Kids should be allowed to play as well as work
We argue here in the first world that games stimulate children's minds and help them socially (as you bond with other fans). I am involved in a charity that offers scholarships for high-school girls in Kenya and Tanzania (this level of school is not free in either country) and it is clear that children in developing countries need to have the fun our kids have as well as access to the knowledge our kids have. I had the world opened to me via a lowly PC with a wonky dial-up, and I agree with the article: a kid who wants to learn has the best learning portal available if he or she has internet access. If he or she can be taught to discriminate between good information and bad, then off they go, empowered. And if they take some down-time from their incredibly hard work (I have seen them crowded around a single light bulb, studying into the night...) by playing a game or two -- that is great. It's just great.
I laugh to think that Glassholes will be notable for the bit of electrician's tape over their wee camera.
Re: Threat Identification
Speaking as a Canadian, I feel that if you suck up our phone calls ("hello mum? Yeas, freezing cold here too..."), you must prepare for the Wrath of the Canucks, and face a future of unsmooth wood surfaces. Sandpaper embargo!!!!!!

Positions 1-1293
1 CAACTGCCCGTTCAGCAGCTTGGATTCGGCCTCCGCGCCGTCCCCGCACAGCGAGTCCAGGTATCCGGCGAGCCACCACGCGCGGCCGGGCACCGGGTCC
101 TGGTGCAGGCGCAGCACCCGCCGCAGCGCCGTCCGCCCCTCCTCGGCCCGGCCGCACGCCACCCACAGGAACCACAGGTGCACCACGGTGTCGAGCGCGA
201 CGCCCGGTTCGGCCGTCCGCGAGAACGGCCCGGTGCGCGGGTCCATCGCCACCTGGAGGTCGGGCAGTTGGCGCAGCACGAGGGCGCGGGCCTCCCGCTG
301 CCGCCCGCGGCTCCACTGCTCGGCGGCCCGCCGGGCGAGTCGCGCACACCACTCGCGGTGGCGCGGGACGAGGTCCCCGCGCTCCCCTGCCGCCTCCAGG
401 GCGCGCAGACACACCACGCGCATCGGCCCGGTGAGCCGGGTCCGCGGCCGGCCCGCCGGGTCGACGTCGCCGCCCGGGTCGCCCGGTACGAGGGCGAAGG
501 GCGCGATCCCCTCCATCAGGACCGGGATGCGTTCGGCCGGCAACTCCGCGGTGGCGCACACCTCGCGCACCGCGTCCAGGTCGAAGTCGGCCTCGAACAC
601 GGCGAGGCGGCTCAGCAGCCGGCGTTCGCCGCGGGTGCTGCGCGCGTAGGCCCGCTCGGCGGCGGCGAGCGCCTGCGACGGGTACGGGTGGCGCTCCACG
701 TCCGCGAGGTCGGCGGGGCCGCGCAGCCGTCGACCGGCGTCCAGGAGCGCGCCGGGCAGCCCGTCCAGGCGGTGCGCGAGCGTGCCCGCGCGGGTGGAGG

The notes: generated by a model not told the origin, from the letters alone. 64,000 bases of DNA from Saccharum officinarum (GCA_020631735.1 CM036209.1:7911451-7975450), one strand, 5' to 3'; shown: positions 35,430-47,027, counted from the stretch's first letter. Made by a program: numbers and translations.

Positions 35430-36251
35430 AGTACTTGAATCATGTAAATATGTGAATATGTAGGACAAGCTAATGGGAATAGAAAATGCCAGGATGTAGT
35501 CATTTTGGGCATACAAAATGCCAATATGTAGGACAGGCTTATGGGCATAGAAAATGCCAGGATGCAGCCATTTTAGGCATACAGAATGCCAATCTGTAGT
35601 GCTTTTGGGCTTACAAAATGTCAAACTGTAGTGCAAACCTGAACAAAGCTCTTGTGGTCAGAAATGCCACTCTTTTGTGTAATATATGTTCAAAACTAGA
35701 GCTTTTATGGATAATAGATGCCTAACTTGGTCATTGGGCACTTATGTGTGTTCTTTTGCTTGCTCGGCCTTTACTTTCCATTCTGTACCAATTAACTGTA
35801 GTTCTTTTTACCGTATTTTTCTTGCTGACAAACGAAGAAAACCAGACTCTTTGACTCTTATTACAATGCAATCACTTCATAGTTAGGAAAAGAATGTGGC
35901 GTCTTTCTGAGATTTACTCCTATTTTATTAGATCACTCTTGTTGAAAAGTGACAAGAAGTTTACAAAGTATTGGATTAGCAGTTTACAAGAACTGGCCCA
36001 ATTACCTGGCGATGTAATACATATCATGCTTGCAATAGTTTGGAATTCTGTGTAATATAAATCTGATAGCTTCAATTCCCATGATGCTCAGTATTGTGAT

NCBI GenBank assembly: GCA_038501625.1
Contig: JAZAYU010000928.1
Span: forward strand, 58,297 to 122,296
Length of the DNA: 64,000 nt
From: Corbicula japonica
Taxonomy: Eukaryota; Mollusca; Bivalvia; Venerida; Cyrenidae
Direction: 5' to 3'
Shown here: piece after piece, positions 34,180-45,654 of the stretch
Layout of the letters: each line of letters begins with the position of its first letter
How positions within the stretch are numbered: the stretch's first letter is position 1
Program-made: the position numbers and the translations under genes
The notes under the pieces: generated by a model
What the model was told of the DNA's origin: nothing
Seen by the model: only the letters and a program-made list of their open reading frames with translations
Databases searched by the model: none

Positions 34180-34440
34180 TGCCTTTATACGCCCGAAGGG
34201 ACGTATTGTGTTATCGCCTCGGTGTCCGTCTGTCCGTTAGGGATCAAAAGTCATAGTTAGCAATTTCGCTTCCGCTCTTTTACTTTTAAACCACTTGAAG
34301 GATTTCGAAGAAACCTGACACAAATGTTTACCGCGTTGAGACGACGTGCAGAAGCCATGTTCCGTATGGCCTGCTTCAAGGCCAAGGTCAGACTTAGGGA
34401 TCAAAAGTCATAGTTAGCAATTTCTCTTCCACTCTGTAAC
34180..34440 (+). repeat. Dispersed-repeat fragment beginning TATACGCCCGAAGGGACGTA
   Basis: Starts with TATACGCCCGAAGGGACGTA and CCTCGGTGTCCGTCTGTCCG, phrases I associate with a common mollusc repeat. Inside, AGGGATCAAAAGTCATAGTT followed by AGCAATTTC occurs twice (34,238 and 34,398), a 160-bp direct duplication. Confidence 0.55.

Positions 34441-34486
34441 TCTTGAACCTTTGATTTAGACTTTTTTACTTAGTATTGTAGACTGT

We will hear your screams. We will not care.
Aluminium foil manufacturers' shares will increase in value
...as people wrap tinfoil over everything in the house.
Shirley that would work???
And spit in his eye with the very word!
Re: 24% bah!
Any chance we can stop the 'faggots' slur, chaps? I know it's about the last one Real Men still use, but can it be reserved for your circle of friends and spared us?
How do you know?
Everything we know know has come from observed 'facts' -- things we see that we can explain to ourselves through mathematics which, when tested by further observation, appear to 'work'. We can then make hypotheses on what we don't know, standing on the 'facts' we do know. When something doesn't fit the facts, we are cautious and slow to jettison what has worked so far. Only with overwhelming proof do we move to a new or refined set of facts.